Radioactive boar legacy of nuke blast

By Justin Huggler

Contamination of many hunted wild pigs high almost 30 years after Chernobyl

Kevin Milne, the host of Fair Go, seen here in Chernobyl.
Kevin Milne, the host of Fair Go, seen here in Chernobyl.

Twenty-eight years after the Chernobyl nuclear disaster, its effects are still being felt as far away as Germany - in the form of radioactive wild boar.

The animals still roam the forests of Germany, where they are hunted for their meat, which is sold as a delicacy. But recent tests by the state government of Saxony found more than one in three boar registers such high levels of radiation the meat is unfit for human consumption.

Relations between the boar and German society are already mixed. Outside the hunting community, wild boar are seen as a menace by many. Motorways have to be closed when wild boar wander on to them, and they sometimes enter towns - in 2010 a herd attacked a man in a wheelchair in Berlin.

The issue of radioactive boar, however, is believed to be a legacy of the Chernobyl nuclear accident in 1986, when a reactor at a nuclear power plant in then Soviet-ruled Ukraine exploded, releasing a huge quantity of radioactive particles into the atmosphere.

Wind and rain carried the radioactivity across western Europe, contaminating soil.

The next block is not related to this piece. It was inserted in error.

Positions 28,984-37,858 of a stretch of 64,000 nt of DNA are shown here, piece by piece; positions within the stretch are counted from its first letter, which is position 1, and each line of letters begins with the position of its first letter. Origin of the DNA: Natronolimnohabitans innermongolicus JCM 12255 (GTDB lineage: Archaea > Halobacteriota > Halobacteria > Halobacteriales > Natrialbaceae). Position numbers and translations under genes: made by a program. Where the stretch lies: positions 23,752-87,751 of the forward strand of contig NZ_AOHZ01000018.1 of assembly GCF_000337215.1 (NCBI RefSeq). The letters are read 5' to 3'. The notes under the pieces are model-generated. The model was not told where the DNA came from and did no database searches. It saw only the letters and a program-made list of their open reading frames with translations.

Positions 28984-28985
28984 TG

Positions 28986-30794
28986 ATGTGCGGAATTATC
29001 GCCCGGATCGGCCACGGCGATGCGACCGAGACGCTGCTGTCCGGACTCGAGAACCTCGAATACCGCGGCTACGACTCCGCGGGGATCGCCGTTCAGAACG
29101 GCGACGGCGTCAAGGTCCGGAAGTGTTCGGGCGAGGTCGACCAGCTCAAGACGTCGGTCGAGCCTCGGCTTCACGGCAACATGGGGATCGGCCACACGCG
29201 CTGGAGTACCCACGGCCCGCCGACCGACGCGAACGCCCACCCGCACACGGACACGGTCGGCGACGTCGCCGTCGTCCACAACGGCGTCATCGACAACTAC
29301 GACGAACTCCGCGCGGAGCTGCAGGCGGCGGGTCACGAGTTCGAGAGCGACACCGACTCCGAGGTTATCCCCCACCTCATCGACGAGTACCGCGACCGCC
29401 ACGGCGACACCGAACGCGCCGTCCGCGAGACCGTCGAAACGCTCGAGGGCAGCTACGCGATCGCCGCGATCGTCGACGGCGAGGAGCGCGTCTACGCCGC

Wild boar are thought to be particularly affected because they root through the soil for food, and feed on mushrooms and underground truffles that store radiation. Many mushrooms from the affected areas are also believed to be unfit for human consumption.

Since 2012, it has been compulsory for hunters to have wild boar they kill in Saxony - about 1125km from Chernobyl - tested for radiation. Carcasses that exceed the safe limit of 600 becquerels per kg have to be destroyed.

Now, in one year, 297 of 752 boar tested in Saxony have been over the limit, and there have been cases in Germany of boar testing dozens of times over the limit.

The radioactivity is causing economic problems as well. Many hunters sell the meat, and the German Government is having to pay thousands of euros a year in compensation to hunters whose kills have to be destroyed.

"It doesn't cover the loss from game sales, but at least it covers the cost of disposal," Steffen Richter, head of the Saxon State Hunters Association, told Bild newspaper.

Based on the tests, experts predict the problem could continue for 50 years.

- Daily Telegraph UK

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